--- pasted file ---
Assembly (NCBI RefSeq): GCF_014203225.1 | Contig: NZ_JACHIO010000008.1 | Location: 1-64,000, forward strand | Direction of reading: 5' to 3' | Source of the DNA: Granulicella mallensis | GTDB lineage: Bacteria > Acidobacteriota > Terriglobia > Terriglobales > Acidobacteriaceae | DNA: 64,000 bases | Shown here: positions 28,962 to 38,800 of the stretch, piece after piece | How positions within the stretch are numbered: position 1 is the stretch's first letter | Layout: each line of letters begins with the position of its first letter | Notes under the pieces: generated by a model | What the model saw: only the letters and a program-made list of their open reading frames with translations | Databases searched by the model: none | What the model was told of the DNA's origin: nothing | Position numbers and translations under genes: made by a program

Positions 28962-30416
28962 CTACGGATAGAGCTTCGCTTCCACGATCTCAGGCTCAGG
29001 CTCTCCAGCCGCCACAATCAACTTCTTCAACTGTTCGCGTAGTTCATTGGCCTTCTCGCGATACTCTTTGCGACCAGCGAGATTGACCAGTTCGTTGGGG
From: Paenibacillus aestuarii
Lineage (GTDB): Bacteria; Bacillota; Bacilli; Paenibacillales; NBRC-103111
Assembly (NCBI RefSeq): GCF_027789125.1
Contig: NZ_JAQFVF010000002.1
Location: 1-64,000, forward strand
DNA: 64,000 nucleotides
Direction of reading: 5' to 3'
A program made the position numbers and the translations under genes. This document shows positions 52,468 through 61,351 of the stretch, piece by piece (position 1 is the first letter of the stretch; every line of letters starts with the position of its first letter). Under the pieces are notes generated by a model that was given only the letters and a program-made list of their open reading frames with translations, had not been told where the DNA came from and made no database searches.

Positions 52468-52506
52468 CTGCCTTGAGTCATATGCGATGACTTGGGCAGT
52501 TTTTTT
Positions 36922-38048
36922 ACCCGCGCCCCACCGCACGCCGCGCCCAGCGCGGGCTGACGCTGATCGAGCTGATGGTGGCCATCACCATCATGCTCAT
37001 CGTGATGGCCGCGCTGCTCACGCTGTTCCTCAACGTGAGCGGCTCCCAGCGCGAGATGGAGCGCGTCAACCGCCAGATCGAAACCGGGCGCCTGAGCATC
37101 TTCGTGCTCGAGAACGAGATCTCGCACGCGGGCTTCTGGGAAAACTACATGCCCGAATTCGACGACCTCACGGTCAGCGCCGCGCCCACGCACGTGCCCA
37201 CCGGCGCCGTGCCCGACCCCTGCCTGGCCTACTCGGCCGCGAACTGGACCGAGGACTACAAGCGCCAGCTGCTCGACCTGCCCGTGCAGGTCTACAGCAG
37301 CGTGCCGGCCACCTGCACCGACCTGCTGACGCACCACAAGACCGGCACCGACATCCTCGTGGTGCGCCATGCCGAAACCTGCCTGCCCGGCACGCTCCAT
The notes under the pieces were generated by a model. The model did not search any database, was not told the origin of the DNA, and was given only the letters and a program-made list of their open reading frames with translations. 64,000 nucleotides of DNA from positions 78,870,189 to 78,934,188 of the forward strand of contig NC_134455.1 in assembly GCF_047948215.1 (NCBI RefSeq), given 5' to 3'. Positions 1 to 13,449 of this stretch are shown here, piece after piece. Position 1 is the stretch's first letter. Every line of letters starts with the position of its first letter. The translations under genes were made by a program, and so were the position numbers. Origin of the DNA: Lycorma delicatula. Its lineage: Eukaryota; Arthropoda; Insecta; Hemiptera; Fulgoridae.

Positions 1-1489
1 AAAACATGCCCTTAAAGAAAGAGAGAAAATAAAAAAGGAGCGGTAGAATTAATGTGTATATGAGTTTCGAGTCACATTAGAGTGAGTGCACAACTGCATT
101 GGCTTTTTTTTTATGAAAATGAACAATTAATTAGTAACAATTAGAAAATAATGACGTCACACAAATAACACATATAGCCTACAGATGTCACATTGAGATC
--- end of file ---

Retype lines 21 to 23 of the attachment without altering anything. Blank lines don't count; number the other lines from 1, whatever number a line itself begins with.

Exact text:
37301 CGTGCCGGCCACCTGCACCGACCTGCTGACGCACCACAAGACCGGCACCGACATCCTCGTGGTGCGCCATGCCGAAACCTGCCTGCCCGGCACGCTCCAT
The notes under the pieces were generated by a model. The model did not search any database, was not told the origin of the DNA, and was given only the letters and a program-made list of their open reading frames with translations. 64,000 nucleotides of DNA from positions 78,870,189 to 78,934,188 of the forward strand of contig NC_134455.1 in assembly GCF_047948215.1 (NCBI RefSeq), given 5' to 3'. Positions 1 to 13,449 of this stretch are shown here, piece after piece. Position 1 is the stretch's first letter. Every line of letters starts with the position of its first letter. The translations under genes were made by a program, and so were the position numbers. Origin of the DNA: Lycorma delicatula. Its lineage: Eukaryota; Arthropoda; Insecta; Hemiptera; Fulgoridae.

Positions 1-1489